Morocco has a new Brexit deal. It’s the UK that still can’t seal one.

By Laureen Fagan - 27 October 2019 at 11:53 pm
Morocco has a new Brexit deal. It’s the UK that still can’t seal one.

The governments of Morocco and the United Kingdom signed an agreement over the weekend designed to ensure that trade between the two countries will continue as smoothly as possible once the UK leaves the European Union – a deal that underscores the “Brexit” implications for many African nations.

“The signing of this agreement builds on the UK’s deep cultural, political and economic ties with the region and demonstrates our commitment to increase trade and constructive dialogue with Morocco,” said Andrew Murrison, the UK Minister of State for the Middle East and North Africa. “Importantly, the agreement will give exporters and consumers the certainty they need to continue trading freely and in confidence as the UK prepares to leave the EU.”

Moroccan Foreign Minister Nasser Bourita signed the deal from his side, praising King Muhammad VI and noting the relationship between the royal families, but more pointedly touting Morocco’s status as a top export destination for the UK. Britain puts those trade numbers at US$3.2 billion in 2018.

The deal has four mechanisms, the first clarifying that Morocco will enjoy the same privileges and status it had under its EU agreement. It will come into force when – and this remains anyone’s guess – the UK leaves the EU, as was envisioned for the end of this month. The provisions of Morocco’s deal include assurance that all products including those from the “Moroccan Sahara” region will enter the UK.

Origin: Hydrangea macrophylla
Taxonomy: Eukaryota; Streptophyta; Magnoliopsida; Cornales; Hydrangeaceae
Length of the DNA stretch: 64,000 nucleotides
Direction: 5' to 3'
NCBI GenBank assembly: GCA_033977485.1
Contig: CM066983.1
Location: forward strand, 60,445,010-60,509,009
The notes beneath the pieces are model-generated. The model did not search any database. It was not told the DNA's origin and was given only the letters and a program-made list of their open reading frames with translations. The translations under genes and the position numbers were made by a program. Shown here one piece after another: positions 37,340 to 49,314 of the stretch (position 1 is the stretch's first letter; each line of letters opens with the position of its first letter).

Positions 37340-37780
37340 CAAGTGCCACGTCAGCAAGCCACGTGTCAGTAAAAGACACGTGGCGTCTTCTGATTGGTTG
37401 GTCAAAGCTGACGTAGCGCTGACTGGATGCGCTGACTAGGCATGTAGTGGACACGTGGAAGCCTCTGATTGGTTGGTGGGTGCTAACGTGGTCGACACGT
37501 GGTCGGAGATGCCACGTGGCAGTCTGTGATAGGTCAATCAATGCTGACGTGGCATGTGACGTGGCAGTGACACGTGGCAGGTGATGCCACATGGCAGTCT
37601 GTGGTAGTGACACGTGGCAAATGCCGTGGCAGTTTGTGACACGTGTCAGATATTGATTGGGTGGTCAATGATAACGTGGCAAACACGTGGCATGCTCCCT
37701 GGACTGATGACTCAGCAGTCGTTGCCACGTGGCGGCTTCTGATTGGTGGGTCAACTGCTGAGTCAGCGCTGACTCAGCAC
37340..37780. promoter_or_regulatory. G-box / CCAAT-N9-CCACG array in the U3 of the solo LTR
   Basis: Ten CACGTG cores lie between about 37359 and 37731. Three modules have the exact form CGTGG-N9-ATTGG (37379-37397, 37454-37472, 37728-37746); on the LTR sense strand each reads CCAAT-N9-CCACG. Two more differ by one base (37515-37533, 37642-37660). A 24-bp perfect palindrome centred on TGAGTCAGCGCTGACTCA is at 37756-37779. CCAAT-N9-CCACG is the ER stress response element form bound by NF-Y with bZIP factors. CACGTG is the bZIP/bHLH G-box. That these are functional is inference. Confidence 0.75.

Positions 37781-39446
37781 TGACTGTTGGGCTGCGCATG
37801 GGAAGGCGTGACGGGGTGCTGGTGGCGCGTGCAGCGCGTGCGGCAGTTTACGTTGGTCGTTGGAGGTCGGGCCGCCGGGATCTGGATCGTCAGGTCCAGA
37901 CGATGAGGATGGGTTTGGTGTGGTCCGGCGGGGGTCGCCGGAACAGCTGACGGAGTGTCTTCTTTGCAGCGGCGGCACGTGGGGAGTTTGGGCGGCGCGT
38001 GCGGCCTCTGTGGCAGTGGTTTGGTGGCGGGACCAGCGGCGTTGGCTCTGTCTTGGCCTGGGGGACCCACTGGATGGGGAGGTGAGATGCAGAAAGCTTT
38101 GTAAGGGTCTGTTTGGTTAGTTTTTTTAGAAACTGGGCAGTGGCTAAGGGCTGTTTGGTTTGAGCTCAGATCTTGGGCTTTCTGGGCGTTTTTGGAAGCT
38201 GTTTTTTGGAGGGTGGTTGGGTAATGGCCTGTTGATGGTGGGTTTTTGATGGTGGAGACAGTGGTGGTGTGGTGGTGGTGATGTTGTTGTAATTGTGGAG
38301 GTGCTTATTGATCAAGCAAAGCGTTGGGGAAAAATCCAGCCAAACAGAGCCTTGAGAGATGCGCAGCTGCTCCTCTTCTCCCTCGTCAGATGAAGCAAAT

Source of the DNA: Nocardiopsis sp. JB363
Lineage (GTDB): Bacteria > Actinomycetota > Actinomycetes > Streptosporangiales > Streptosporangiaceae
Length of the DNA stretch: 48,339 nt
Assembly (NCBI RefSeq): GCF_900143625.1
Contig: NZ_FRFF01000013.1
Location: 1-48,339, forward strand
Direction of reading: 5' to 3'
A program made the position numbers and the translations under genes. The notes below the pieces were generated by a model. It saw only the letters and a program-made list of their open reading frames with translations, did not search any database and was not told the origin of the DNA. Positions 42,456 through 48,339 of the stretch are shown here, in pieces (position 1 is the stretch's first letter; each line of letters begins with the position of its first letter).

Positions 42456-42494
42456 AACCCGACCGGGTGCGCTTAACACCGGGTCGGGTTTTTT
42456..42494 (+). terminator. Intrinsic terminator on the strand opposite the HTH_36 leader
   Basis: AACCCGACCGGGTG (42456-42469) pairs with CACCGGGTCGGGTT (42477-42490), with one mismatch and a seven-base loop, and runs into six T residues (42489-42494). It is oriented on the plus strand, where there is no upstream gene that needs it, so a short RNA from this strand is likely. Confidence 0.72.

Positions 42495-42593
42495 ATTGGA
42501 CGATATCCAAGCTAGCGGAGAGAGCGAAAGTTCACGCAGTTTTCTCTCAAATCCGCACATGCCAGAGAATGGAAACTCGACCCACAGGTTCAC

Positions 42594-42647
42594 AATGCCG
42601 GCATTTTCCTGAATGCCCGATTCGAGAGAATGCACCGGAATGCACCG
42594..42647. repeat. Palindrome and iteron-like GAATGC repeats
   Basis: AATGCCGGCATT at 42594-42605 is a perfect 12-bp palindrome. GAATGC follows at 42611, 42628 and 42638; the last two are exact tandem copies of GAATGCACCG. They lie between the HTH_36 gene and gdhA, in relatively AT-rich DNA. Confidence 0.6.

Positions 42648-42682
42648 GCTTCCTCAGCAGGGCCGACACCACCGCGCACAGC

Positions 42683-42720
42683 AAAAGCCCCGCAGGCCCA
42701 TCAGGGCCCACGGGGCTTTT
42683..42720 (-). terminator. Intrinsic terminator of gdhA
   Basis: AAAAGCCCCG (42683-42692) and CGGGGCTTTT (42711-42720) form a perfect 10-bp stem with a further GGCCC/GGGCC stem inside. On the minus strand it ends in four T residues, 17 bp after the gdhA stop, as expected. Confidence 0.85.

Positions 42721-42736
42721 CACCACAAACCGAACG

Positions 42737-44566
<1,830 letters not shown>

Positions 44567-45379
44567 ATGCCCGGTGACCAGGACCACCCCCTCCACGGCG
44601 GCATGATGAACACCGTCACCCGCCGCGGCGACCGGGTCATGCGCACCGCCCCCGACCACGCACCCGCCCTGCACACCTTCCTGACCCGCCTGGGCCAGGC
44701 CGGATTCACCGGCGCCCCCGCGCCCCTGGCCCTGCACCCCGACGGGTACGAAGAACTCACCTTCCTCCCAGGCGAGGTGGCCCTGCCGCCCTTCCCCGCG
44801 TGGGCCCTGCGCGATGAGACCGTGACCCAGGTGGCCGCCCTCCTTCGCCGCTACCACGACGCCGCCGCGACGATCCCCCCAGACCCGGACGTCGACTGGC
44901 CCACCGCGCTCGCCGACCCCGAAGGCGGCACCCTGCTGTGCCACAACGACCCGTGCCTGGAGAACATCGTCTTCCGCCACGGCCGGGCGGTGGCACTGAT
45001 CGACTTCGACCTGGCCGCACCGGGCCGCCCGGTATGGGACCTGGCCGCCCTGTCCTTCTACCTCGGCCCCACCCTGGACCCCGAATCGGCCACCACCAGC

Historically, the EU has not recognized Morocco’s sovereignty in the Western Sahara, which remains the subject of another round of recent diplomatic talks. Following the agreement news, the UK ambassador to Morocco was quick to assure the UK remains committed to the ongoing United Nations-led negotiations.

Also critical to the UK is the relative stability of Morocco in a moment of North African transition. As former EU ambassador James Moran wrote earlier this month, Tunisia and Algeria are each experiencing leadership transitions, with their aging presidents Beji Caïd Essebsi and Abdelaziz Bouteflika now gone – one through death and the latter forced to step aside. Libya remains unstable, and the wider Sahel increasingly so, which makes Morocco an all the more attractive partner to the EU and eventually-departing UK.

“With this agreement, the UK exit from the EU will not create any interruption in bilateral nations,” the Moroccan side added. “The convention ensures a smooth transition.”

The stalemate in the UK

That Brexit transition is anything but smooth. The UK says it has now struck similar Brexit-driven trade deals with other countries that add up to $139 billion, yet it still hasn’t arrived at a departure deal within its own more than three years after the Brexit vote succeeded. This week will mark six months since failing to meet the original March 2019 deadline for separation.